Inside, it’s boring as hell. Why do Britains prefer oversimplified, unadorned interiors? Why do they take great classic exteriors and shoehorn bland modern interiors into them? Yuck. I can tell that this house used to be much more opulent. Over the years it has systematically lost most of its charm. The kitchen in particular appears to have been gutted and replaced with an uglier updated one. There’s very little of the interior that is either comfortable or fancy. It misses both targets when one of them would have been acceptable.




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  • ZigZagBoom

    “Why do Britains prefer oversimplified, unadorned interiors?”

    Because they don’t pretend to be something they are not. This was never an Easton Neston. This was a relatively simple home of the comfortable, lower-landed gentry.




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    • Joejoe509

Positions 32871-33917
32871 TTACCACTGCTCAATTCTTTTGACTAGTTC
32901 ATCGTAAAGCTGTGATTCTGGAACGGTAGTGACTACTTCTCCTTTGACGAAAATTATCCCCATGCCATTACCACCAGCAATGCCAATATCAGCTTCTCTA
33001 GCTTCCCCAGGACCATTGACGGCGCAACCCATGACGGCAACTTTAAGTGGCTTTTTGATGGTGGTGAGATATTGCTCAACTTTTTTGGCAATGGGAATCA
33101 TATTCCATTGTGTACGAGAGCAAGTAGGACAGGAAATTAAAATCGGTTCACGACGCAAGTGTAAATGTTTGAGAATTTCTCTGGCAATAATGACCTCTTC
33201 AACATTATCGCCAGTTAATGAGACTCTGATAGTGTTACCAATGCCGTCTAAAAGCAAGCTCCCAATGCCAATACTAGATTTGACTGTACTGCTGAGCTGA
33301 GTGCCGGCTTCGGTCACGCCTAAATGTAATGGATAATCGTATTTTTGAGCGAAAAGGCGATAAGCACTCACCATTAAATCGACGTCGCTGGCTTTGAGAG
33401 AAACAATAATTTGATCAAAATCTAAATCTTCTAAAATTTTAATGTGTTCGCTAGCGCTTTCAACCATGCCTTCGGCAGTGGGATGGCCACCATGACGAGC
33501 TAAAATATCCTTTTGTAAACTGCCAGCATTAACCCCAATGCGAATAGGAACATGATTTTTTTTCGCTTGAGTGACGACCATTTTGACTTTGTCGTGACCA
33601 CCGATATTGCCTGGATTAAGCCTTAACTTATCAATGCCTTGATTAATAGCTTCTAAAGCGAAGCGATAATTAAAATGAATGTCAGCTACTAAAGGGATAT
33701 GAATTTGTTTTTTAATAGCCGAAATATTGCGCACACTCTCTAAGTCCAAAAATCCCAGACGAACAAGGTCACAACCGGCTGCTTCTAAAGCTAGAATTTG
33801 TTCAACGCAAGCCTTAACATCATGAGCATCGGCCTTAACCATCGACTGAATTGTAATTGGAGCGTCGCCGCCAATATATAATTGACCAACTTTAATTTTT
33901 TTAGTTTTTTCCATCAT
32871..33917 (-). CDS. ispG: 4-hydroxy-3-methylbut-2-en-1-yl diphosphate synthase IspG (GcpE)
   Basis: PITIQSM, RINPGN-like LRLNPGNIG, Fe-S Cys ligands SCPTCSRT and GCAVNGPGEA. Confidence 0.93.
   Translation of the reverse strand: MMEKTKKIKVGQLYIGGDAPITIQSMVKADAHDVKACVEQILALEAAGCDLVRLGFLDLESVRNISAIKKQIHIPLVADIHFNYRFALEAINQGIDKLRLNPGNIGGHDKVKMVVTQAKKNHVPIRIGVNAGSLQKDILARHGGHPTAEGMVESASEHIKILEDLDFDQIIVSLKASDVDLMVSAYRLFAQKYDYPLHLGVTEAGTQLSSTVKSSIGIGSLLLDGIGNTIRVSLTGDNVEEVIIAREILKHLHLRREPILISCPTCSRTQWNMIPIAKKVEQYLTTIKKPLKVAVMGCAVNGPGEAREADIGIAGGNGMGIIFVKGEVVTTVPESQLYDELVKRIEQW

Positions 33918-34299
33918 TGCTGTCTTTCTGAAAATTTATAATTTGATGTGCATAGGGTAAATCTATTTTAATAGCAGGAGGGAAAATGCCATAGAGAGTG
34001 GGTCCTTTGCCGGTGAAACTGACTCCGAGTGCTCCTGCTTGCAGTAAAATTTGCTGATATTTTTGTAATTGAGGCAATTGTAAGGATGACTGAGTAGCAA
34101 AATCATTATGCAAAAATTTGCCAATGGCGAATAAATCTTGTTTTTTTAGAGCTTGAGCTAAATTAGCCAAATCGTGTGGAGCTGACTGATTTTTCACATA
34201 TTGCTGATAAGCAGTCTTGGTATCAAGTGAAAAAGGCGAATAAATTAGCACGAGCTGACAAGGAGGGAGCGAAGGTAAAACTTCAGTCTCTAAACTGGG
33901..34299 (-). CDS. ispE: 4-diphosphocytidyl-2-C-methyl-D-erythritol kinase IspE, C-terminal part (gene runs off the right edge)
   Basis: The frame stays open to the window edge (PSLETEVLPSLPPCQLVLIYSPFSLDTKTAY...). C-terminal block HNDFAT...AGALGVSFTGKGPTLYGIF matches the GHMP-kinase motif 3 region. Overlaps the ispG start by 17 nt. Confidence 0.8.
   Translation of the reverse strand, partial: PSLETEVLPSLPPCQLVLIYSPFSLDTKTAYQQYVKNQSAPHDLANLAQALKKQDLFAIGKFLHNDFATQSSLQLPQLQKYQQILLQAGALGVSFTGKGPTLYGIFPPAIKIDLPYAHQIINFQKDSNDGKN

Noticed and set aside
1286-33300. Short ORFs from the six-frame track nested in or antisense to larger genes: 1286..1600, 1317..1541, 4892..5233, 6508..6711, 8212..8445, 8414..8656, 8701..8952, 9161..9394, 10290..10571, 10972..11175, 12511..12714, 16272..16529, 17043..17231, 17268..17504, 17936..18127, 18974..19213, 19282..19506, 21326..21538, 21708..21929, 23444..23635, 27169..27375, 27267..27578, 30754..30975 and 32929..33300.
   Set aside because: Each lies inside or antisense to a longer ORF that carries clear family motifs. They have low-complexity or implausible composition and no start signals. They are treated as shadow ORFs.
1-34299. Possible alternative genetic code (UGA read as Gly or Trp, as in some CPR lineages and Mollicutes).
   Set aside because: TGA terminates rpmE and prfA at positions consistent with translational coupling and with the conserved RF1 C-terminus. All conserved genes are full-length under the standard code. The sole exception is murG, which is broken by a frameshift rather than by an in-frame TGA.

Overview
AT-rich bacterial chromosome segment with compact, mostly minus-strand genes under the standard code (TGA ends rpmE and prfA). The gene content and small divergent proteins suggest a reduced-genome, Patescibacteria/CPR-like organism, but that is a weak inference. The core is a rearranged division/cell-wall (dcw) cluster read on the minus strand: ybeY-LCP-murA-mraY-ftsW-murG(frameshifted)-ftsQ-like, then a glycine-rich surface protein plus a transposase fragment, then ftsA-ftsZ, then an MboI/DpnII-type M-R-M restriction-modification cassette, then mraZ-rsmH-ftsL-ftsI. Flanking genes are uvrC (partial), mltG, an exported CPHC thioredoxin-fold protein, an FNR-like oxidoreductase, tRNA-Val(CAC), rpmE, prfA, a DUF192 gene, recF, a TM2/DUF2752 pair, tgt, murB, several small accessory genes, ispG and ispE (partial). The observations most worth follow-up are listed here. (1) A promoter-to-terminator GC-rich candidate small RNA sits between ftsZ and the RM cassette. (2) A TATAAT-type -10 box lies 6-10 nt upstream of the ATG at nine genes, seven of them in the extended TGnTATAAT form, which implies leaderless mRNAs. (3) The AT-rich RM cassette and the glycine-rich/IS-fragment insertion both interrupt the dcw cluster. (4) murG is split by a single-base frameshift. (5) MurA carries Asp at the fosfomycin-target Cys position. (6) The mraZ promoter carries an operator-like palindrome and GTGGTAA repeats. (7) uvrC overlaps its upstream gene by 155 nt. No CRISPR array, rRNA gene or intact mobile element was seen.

It’s not just this home. Everytime I see a featured British home, it’s got a boring copycat Candy & Candy modern interior. Interiors such as this and failed C&C interiors just don’t match the exterior at all and that’s a darn shame. Of course there’s exceptions and there’s a zillion nice British homes so I’m sorry for generalizing.




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  • Oliver

    Beautiful bones to it, front facade is nice, rear needs work… some sort of stone patio or something. interior isnt bad, in fact i like the furnishings for the most part but the kitchen is horrendous and so is that flat screen in the living room.